Despite challenges brought on by the global pandemic, Europe and Asia will continue to become increasingly interconnected through projects like the Belt and Road Initiative and the EU’s Strategy for Connecting Europe and Asia. To look into the future of connectivity, Friends of Europe asked Lai Suet Yi, Associate Professor at Guangdong University of Foreign Studies, and Astrid Skala-Kuhmann, Senior Advisor China and Co-Dean of the Sino German Young Professional Campus, how China and the EU might better bring the continents together, and if a multilateral code of conduct might be the way forward.
These articles are part of the series ‘EU-China: views from East and West’. Each issue in the series is addressed by a European and Chinese author, offering two views on the story. Contributors offer their perspectives on how Europe and China are making progress, what pitfalls to look out for, and how they should work better together in the years ahead.
Joint EU-China effort needed to boost Asia-Europe connectivity
Lai Suet Yi
Lecturer and Researcher at Guangdong University of Foreign Studies
A decade on from the global financial crisis and eurozone debt crisis, the world of today seems only more divided between adherents and opponents of globalisation. The outbreak of COVID-19 has shown just how connected the world already is and has served as a stark reminder of the necessity of international cooperation in such times of crisis.
The world’s top three economies, China, the European Union and the United States, should be leading global efforts. Yet the US, under the Trump administration, has chosen the path of unilateralism and ‘America First’. Now, this great responsibility falls on the shoulders of China and the EU. It is up to them to maintain their partnership and jointly sustain multilateral cooperation. China and the EU can start by enhancing the Asia-Europe relationship.
Despite the rise of nationalist and protectionist sentiments over the past decade, Asia and Europe have persisted in strengthening ties and exchanges. For instance, the EU has signed free trade agreements with South Korea, Singapore, Japan and Vietnam in the past few years to boost trade and investment flows. The highest level of exchange between Asia and Europe, the Asia-Europe Meeting (ASEM), has grown in size from 45 members in 2008 to 53 today. ASEM now accounts for 60% of global population, 65% of global economy and 75% of global tourism. A constructive relationship between Asia and Europe could ‘spill over’ to other regions of the world.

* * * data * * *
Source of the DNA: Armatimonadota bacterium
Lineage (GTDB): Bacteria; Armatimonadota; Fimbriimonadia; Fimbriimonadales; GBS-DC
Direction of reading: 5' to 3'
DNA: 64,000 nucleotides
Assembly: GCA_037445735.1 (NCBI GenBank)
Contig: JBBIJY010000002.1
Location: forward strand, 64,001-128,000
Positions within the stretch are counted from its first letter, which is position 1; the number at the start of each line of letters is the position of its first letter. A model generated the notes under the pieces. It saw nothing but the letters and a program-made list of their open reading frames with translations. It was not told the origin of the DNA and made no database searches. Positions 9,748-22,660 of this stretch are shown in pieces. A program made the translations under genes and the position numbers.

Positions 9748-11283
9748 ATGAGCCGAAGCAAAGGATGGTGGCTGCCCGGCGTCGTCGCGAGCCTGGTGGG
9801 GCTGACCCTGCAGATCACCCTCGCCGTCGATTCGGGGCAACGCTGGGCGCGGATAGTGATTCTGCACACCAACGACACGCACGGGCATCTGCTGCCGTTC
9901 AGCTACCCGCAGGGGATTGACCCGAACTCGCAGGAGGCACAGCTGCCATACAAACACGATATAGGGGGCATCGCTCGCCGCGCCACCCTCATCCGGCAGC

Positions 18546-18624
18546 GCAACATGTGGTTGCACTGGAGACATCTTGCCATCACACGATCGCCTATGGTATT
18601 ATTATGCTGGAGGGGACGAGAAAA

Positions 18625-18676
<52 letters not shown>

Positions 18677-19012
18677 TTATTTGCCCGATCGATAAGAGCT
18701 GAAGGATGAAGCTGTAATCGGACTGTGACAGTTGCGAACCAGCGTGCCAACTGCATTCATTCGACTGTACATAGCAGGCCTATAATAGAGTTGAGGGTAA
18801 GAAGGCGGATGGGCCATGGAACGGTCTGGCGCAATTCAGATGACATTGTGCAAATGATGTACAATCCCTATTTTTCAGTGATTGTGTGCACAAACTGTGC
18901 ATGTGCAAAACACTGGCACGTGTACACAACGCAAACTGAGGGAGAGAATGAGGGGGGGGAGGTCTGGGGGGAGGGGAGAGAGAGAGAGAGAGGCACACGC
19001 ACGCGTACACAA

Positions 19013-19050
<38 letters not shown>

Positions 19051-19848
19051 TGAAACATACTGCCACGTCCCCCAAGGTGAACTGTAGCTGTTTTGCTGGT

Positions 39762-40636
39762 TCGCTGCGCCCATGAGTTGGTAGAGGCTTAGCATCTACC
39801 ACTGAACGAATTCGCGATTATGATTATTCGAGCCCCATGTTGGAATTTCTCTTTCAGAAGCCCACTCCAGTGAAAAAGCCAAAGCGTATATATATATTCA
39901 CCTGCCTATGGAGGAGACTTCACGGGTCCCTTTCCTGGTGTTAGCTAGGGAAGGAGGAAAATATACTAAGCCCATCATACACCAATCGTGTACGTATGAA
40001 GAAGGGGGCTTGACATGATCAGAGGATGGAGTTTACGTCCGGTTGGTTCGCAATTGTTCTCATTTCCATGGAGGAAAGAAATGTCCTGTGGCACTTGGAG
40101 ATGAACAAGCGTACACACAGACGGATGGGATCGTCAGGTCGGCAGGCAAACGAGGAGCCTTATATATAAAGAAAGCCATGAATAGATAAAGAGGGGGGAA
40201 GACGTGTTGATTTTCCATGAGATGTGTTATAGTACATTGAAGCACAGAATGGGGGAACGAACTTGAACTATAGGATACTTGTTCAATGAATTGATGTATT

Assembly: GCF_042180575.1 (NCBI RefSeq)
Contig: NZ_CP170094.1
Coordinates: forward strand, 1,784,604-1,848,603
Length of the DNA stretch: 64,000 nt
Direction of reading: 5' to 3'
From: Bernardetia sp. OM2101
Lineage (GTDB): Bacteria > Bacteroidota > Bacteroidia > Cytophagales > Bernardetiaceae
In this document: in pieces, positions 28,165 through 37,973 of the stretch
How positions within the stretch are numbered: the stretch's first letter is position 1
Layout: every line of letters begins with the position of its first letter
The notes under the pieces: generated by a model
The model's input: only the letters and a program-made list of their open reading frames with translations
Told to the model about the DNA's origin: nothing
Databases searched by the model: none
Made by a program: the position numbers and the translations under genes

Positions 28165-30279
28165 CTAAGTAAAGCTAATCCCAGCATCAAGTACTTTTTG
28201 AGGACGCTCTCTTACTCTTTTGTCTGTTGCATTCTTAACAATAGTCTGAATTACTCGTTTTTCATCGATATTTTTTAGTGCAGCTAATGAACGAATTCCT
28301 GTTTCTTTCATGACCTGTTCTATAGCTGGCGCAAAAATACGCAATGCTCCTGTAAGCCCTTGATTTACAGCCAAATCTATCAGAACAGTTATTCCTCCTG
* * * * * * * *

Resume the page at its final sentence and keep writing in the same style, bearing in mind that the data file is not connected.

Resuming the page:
Both China and the EU support continued globalisation and recognise the untapped potential in further connecting Asia and Europe. As such, in 2013 China proposed the Belt and Road Initiative (BRI), while in 2018 the EU unveiled its Strategy for EU-Asia Connectivity. Both plans seek to boost Asia-Europe connectivity. They are also founded on the shared belief that improving networks in transport, digital and energy, and bolstering people-to-people exchanges will increase the wealth and well-being of all partners involved.
Both sides agree on the necessity of enhancing connectivity
However, due to a number of differences – in economics, politics, values and culture – China and the EU have yet to coordinate their two connectivity initiatives, which indeed share common goals. Many EU observers view the Strategy for EU-Asia Connectivity as the EU’s counter-reaction to China’s BRI. Worse, the EU has officially labelled China as a “systemic rival” in a policy paper released in March 2019.
While the EU has voiced concerns about the sustainability, rules-based principles, and transparency of China’s BRI, the Chinese have expressed exasperation at the growing antagonism with which its desire to promote growth and development has been treated.